I was able to push the bushing back in by hand (Turner said this was a good indication that the pivot shell was not the culprit), but I had to punch the shaft back in with a rubber mallet. I just can't imagine something that fits that tight can rotate freely enough to provide "active" suspension. I know the bushings run a bit stiffer than bearings (this can be good too I'm sure), but it seems like way too much on my XCE. My wife's XCE moves noticably more freely, and the brand new RFX frame is just a bit stiffer than that- I imagine it would be about the same as my wife's XCE once broken in.

    I guess my main questions are:
    -Should the pivot shaft be able to go in and out by hand?
    -Has anyone else had this problem develop over time, or is it just the fact that my pivot shaft outside diamter and/or bushing inner diameter were likely out of spec from day one?
    -Assuming a normal amount of "damping" from the bushings, how much less active is a Turner than a similar bearing equipped bike? I realize this is an apples to oranges question, but for a minute I was seriously considering going to a bearing equipped bike to achieve a more supple and active suspension (Now I'm going to wait to see if the new shaft and bushings help smooth things out).

  5. #5
    No, that's not phonetic
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    Quote Originally Posted by miles e
    -Should the pivot shaft be able to go in and out by hand?
    No. I usually have to insert a 6mm allen into the pivot to engage the wrench flats inside the shaft and using a twisting movement I can break the shaft free and push or pull the shaft through. If you can get a shaft out or in using just moderate finger pressure, that sounds quite loose to me. Too loose. I have had to punch the Horst links out with a tool. Those suckers can be snug.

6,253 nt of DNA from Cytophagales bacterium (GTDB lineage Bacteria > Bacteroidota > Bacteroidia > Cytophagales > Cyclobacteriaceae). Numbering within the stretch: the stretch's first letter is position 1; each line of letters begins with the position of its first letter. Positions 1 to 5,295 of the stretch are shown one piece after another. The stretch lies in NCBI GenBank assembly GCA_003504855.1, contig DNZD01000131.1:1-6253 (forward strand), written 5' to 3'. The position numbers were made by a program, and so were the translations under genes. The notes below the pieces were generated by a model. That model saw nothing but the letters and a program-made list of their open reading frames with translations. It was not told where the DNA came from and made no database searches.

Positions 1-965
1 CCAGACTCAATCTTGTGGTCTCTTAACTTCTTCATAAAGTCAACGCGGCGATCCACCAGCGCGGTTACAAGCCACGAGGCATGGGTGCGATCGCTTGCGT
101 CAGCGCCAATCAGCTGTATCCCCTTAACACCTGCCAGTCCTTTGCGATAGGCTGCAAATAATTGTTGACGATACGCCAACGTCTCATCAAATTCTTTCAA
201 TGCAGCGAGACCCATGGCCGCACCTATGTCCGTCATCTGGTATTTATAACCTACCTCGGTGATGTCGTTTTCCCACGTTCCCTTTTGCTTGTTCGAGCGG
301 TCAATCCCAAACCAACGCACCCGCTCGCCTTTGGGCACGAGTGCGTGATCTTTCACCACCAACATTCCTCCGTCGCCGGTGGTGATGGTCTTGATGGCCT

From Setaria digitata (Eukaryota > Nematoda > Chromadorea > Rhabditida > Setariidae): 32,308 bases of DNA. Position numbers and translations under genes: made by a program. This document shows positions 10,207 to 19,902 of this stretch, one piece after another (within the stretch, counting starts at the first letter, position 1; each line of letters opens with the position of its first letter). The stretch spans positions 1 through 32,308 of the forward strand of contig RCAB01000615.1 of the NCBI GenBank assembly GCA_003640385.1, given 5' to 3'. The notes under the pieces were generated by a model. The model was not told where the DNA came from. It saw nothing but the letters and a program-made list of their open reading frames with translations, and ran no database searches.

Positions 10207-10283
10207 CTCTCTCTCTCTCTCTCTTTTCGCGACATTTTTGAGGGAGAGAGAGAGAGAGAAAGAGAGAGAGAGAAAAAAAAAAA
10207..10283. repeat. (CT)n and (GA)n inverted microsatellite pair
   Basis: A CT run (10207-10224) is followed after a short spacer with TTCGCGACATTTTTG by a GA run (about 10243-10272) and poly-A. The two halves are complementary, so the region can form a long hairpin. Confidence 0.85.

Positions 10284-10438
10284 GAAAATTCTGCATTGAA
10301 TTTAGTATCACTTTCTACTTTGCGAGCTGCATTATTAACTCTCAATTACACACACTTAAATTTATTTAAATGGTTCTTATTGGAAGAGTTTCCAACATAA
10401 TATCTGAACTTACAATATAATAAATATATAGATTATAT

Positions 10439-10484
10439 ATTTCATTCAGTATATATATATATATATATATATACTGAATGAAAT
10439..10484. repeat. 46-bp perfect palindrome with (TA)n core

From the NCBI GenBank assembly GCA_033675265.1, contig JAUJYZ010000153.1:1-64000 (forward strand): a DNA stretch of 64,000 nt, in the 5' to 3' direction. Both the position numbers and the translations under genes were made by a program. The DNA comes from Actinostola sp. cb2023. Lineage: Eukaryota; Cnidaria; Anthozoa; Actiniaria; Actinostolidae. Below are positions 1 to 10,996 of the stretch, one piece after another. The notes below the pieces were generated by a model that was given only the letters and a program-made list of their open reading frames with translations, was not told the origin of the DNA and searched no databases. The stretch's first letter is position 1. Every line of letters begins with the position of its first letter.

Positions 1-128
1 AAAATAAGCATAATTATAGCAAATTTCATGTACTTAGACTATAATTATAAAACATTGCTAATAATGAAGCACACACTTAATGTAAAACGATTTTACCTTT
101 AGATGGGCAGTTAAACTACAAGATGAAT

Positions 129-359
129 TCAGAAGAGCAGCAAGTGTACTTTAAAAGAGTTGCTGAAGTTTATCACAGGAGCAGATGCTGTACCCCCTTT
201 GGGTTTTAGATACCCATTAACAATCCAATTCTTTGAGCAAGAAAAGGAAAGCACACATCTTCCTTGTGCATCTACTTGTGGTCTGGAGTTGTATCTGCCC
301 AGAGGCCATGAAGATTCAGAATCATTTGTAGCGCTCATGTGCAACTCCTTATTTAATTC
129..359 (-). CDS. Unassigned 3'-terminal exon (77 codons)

Quote Originally Posted by miles e
    -Has anyone else had this problem develop over time, or is it just the fact that my pivot shaft outside diamter and/or bushing inner diameter were likely out of spec from day one?
    It is possible that the Igus bushings are out of spec and too small. They should engage the frame more tightly than the shafts, that way the shaft spins in the bushing and the bushing does not spin in the frame. That would honestly be my only concern. All the parts in the pivot are inert to water and grease so would not "swell". They must have been that way from the get-go. A pivot could stiffen if it were ridden totally dry, but that is the only scenario where I think that would occur.

    Quote Originally Posted by miles e
    -Assuming a normal amount of "damping" from the bushings, how much less active is a Turner than a similar bearing equipped bike?
    On yours, the stiction could become noticeable. With the shock removed and the rear end assembled, how much force does it take to move the rear end up and down? It should not necessarily sag under its own weight (no rear wheel), but it should move with gentle pressure. I would say it takes at most 1/2 a pound of force at the dropout to move the suspension. I weigh 195 with all my junk. When I ride over a bump I am applying hundreds of pounds of force to the rear end. I think that may give you an idea of how large the normal pivot "stiction" force is compared to the other forces: many orders of magnitude smaller. I really don't think even the Princess and the Pea could tell the diff between a bushing and a bearing. Add to that a platform shock which will contribute far more resistance to movement than the bushings ever could.

    An interesting experiment for you may be to rent/demo a bearing equipped 4-bar for a day and see if you can feel a difference.

    I head out for my summer field season in a week. Let me know if you don't want the old shafts. I could horse-trade you a derailleur hanger or something....
    My video techniques can be found in this thread.

  6. #6
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    Quote Originally Posted by tscheezy
    I have had to punch the Horst links out with a tool. Those suckers can be snug.
    Mine were so snug I needed to press them in. I plan on checking them out one day this week. See if they've loosened any.

    Quote Originally Posted by tscheezy
    I head out for my summer field season in a week. Let me know if you don't want the old shafts. I could horse-trade you a derailleur hanger or something....
    By the way, the derailleur hanger that you so kindly donated to me for my Saint experiment showed up yesterday. Thanks a ton.

  7. #7
    No, that's not phonetic